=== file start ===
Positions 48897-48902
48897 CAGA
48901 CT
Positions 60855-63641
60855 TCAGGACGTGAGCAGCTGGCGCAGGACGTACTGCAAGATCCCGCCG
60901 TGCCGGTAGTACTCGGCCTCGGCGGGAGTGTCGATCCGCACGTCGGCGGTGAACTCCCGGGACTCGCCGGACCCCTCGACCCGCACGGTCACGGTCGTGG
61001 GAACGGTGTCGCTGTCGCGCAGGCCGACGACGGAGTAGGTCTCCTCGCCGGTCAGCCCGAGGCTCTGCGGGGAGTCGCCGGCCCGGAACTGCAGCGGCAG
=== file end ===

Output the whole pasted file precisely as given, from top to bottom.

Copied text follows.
Positions 48897-48902
48897 CAGA
48901 CT
Positions 60855-63641
60855 TCAGGACGTGAGCAGCTGGCGCAGGACGTACTGCAAGATCCCGCCG
60901 TGCCGGTAGTACTCGGCCTCGGCGGGAGTGTCGATCCGCACGTCGGCGGTGAACTCCCGGGACTCGCCGGACCCCTCGACCCGCACGGTCACGGTCGTGG
61001 GAACGGTGTCGCTGTCGCGCAGGCCGACGACGGAGTAGGTCTCCTCGCCGGTCAGCCCGAGGCTCTGCGGGGAGTCGCCGGCCCGGAACTGCAGCGGCAG